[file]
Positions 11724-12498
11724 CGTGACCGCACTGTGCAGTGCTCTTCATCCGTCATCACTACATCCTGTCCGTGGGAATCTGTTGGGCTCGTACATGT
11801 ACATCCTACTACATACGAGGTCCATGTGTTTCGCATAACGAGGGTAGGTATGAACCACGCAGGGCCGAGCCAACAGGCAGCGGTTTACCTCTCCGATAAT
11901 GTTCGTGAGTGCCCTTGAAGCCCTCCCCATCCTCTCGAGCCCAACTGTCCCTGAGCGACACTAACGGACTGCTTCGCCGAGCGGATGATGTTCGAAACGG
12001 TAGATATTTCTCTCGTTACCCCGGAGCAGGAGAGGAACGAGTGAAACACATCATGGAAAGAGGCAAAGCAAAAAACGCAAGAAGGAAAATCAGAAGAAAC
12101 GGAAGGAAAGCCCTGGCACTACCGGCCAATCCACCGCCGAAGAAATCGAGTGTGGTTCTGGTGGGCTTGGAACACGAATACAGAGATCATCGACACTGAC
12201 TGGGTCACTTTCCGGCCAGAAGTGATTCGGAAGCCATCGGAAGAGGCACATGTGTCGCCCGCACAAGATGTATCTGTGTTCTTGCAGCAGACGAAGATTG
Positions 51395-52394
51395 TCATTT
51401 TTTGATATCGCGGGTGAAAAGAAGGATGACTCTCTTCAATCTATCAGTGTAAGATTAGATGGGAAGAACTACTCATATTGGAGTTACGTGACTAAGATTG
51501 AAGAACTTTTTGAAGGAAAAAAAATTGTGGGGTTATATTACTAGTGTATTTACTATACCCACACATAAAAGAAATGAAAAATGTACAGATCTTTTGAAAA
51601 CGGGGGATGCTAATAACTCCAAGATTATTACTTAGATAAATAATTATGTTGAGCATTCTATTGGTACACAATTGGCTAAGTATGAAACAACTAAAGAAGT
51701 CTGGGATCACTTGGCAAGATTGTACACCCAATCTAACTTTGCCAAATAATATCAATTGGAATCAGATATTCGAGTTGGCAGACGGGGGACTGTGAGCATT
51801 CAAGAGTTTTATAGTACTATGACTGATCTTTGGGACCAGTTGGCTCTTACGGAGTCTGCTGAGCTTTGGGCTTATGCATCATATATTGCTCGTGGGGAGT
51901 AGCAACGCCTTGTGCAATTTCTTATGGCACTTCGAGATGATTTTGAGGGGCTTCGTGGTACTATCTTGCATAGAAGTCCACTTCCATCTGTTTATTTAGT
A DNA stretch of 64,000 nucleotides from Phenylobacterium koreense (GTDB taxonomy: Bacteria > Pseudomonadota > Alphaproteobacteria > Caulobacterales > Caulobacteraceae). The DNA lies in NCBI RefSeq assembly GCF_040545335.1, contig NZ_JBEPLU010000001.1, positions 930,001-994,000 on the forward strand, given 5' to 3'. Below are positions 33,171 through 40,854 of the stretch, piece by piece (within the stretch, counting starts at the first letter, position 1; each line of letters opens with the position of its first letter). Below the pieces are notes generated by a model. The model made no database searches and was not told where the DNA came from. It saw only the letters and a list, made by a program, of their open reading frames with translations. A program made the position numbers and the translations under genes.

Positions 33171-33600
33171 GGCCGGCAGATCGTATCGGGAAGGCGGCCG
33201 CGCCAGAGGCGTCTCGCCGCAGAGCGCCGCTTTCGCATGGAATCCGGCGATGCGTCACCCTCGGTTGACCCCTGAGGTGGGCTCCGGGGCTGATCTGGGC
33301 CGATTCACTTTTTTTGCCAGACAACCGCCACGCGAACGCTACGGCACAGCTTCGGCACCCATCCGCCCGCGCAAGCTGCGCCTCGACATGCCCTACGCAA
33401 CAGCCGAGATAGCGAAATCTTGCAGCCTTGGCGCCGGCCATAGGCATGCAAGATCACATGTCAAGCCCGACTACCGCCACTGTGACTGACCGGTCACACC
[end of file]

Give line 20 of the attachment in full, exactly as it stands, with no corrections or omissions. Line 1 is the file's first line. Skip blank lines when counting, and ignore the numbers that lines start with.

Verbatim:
33301 CGATTCACTTTTTTTGCCAGACAACCGCCACGCGAACGCTACGGCACAGCTTCGGCACCCATCCGCCCGCGCAAGCTGCGCCTCGACATGCCCTACGCAA